“…within Western civilization, the principal impetus for the abolition of slavery came first from very conservative religious activists – people who would today be called “the religious right.” Clearly, the story is not “politically correct” in today’s terms. Hence it is ignored, as if it never happened.”
In addition, I found the following passages notable;
“Over the centuries, as more and more territories around the world consolidated into nation states with their own armies and navies, raiding those territories to capture and enslave the people who lived within them became more hazardous in itself and also risked military retaliation against the countries from which the raiders came.”
“When the British ambassador to the Ottoman Empire first raised the issue of abolishing slavery with the sultan in 1840, he reported this response: … I have been heard with extreme astonishment accompanied with a smile at a proposition for destroying an institution closely inter-woven with the frame of society in this country, and intimately connected with the law and with the habits and even the religion of all classes, from the Sultan himself on down to the lowest peasant.” (Personal note – I found this striking because of how completely the prevailing sentiment has changed concerning slavery. And if this can be done with slavery, it can be done with tyranny.)
“It was the abolitionists doctrinaire stances and heedless disregard of consequences, both of their policy in their rhetoric, which marginalized them, even in the North and even among those who were seeking to find ways to phase out the institution of slavery, so as to free those being held in bondage without unleashing a war between the states or a war between the races.”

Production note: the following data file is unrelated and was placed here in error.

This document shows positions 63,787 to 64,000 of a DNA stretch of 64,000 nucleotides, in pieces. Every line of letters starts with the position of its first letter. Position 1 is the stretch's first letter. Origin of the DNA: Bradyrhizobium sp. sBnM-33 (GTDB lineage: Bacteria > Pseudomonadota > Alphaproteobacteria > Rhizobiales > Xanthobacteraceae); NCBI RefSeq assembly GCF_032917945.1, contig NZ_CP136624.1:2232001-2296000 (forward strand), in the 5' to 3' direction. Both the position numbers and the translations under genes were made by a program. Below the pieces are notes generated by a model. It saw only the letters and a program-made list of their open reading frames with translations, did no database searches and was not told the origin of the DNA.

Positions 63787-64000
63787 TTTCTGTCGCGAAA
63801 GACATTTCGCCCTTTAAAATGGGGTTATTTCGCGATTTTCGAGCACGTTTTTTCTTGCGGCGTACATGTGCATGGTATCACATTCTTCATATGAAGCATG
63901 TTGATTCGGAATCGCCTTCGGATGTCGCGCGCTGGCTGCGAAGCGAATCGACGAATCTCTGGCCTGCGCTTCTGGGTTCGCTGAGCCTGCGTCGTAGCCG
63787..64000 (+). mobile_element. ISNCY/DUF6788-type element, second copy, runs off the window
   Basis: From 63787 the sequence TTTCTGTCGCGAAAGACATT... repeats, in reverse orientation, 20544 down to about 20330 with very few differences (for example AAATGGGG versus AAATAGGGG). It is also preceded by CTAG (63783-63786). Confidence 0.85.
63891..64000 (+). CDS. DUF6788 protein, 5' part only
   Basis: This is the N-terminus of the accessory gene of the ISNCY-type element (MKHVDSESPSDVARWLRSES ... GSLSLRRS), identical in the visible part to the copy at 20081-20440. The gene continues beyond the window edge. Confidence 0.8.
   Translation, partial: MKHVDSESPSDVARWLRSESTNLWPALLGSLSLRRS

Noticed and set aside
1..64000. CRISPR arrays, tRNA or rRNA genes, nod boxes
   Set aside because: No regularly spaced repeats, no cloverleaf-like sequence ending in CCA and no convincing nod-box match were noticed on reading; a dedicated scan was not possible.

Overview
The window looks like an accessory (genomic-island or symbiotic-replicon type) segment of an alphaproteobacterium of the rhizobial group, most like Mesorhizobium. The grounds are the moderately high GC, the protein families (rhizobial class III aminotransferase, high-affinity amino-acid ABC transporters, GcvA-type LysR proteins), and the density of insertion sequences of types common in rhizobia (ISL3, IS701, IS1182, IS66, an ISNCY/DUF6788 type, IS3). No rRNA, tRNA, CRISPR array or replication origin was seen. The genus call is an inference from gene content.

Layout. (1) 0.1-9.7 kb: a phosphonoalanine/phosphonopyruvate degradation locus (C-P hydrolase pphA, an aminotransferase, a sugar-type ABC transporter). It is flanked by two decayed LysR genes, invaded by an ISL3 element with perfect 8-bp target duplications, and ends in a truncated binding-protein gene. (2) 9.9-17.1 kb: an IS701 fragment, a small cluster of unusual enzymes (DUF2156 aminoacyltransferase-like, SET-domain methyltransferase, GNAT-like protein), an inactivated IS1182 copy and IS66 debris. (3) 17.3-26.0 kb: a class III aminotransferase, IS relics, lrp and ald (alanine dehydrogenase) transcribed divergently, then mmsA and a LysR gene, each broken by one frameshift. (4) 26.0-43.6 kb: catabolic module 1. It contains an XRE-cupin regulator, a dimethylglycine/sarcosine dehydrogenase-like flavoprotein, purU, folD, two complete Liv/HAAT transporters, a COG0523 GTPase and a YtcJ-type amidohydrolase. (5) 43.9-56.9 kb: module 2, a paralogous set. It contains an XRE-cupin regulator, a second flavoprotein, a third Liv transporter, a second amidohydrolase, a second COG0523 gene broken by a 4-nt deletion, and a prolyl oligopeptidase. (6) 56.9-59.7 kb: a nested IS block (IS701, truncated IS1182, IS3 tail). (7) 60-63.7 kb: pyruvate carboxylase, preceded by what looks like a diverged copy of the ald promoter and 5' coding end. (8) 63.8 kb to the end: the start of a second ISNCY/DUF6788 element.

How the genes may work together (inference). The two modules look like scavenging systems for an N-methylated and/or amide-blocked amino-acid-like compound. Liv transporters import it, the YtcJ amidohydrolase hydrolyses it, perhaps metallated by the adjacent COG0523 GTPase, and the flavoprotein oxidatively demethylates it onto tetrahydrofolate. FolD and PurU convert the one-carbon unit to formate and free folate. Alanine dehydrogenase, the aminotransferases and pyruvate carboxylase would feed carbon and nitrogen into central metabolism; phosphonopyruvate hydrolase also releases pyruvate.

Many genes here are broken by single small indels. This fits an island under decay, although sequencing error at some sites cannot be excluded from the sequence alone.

“… nowhere did Burke view this as an abstract question without considering the social context and the consequences and dangers of that context. He rejected the idea that one could simply free the slaves by fiat as a matter of abstract principal, since he abhorred abstract principles on political issues in general. Thomas Jefferson likewise regarded emancipation, all by itself, as being more like abandonment than liberation for people “who’s habits have been formed into slavery.” “
“Even at the individual level, it was not always legally possible for a slaveowner to simply set a slave free, for authorities had to approve in many states. When the motion was introduced into the Virginia House of Burgesses in 1769 to allow slave owners to free their slaves unilaterally – a motion seconded by Thomas Jefferson – there was anger at such a suggestion and the motion was roundly defeated. An unlimited power to release slaves into the larger society was considered too dangerous to leave in private hands.”
“In later times, as slavery became evermore repugnant to people throughout Western civilization and even beyond, apologists for the South would stress other factors.” (Personal note – I think Sowell might be in error here. One can find instances in which contemporaries of the ‘Civil War’ who were strident critics of slavery insist that the Federal Government’s motivations had very little to do with slavery, and a great deal to do with cementing federal power. Lysander Spooner is a good example.)